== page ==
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Will the VITAL study show significant benefits of vitamin D and/or omega-3 supplementation?

Question

The NIH-funded Vitamin D and Omega-3 Trial (VITAL) tracks 25,874 men and women across the U.S. over five years, investigating whether taking daily dietary supplements of vitamin D3 (2000 IU) or omega-3 fatty acids (Omacor® fish oil, 1 gram) reduces the risk for developing cancer, heart disease, and stroke in people who do not have a prior history of these illnesses. The trial is scheduled to end October 2017.

Research on the health effects of vitamin D, which humans primarily obtain from exposure to sunlight, has yielded mixed results, with strong claims being made by both advocates and skeptics. Some studies show inverse correlation between vitamin D levels and a range of diseases including cancer and diabetes; others indicate no significant connection. The health effects of omega-3 fatty acids are similarly uncertain. Since the 1970s, fish oil supplements (a common dietary source of omega-3 fatty acids) have been linked to increased cardiovascular health and a lower risk of heart disease and stroke, but most large clinical trials show no notable benefits. VITAL’s research leaders propose that the study’s size, scope, and rigor will more clearly determine the health effects of vitamin D and omega-3 supplements.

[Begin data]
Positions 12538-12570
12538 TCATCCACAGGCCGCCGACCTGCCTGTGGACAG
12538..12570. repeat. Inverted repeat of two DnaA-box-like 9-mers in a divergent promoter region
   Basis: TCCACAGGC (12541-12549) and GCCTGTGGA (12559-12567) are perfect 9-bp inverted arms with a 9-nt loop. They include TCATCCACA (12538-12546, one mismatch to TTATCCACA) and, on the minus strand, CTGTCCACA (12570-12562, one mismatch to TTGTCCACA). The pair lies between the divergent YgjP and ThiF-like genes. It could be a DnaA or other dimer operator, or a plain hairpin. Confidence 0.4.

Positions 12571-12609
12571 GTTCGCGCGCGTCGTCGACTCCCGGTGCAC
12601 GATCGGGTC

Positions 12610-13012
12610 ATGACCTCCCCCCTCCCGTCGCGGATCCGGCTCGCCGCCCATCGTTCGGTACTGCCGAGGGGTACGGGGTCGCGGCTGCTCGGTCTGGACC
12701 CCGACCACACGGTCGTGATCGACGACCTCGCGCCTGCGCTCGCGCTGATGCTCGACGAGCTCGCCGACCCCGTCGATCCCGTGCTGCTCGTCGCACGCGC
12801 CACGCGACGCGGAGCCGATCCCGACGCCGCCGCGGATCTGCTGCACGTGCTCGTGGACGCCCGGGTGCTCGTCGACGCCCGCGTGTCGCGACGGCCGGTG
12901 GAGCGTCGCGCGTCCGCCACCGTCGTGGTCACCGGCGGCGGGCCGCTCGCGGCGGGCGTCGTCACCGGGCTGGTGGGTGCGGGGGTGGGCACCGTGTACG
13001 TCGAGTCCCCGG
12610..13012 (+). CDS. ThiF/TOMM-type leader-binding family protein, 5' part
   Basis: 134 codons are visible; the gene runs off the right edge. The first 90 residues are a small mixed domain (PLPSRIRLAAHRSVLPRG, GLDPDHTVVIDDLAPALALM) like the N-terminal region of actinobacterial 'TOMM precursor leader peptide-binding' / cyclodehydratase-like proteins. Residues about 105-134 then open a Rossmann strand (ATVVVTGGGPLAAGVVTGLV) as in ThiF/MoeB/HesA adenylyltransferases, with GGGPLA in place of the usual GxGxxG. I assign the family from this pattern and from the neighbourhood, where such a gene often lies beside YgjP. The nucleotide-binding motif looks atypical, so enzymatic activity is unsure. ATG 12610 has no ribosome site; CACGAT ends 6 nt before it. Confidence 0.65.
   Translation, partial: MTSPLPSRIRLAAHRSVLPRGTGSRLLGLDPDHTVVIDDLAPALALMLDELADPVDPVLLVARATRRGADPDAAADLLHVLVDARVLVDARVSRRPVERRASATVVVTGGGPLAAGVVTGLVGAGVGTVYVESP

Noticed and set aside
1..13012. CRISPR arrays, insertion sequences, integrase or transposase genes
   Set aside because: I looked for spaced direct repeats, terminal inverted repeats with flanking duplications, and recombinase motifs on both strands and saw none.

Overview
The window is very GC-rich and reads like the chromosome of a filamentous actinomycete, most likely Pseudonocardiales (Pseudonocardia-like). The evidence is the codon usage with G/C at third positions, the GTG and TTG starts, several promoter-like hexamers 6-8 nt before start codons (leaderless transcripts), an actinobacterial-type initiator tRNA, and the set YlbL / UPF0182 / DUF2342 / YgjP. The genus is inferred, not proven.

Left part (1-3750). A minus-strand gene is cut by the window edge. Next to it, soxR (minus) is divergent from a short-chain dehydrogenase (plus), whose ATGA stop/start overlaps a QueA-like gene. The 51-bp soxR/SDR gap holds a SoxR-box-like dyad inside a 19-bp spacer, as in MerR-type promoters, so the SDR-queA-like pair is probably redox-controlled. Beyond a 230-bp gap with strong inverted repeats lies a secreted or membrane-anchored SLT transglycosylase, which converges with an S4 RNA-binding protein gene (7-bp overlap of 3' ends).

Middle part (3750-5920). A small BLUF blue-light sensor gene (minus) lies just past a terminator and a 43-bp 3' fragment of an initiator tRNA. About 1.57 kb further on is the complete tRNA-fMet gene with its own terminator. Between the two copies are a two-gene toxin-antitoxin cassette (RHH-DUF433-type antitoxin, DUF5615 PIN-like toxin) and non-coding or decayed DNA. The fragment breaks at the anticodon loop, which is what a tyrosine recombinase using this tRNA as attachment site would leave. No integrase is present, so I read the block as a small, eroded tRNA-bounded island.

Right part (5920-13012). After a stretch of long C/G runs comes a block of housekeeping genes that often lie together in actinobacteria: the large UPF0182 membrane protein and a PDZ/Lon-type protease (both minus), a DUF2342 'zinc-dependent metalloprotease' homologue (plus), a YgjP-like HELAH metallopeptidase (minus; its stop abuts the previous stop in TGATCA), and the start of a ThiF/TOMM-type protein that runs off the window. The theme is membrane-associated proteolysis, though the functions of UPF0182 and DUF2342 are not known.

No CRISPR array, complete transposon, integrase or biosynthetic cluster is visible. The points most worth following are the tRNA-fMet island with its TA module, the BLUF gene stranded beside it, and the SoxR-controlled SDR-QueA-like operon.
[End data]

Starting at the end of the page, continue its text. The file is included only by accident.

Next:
Will the results of the VITAL study support a connection between daily supplements of vitamin D3 and/or omega-3 fatty acids and decreased risk of cancer, heart disease, and stroke in people with no prior history of these illnesses?

A positive resolution holds if the results of the VITAL study, published after the study's close in October 2017, show that a daily supplement of either 2,000 IU of vitamin D or 1 gram of fish oil reduces the risk of stroke, cancer, and/or heart disease compared with a placebo, with a statistical significance of 95% or greater.

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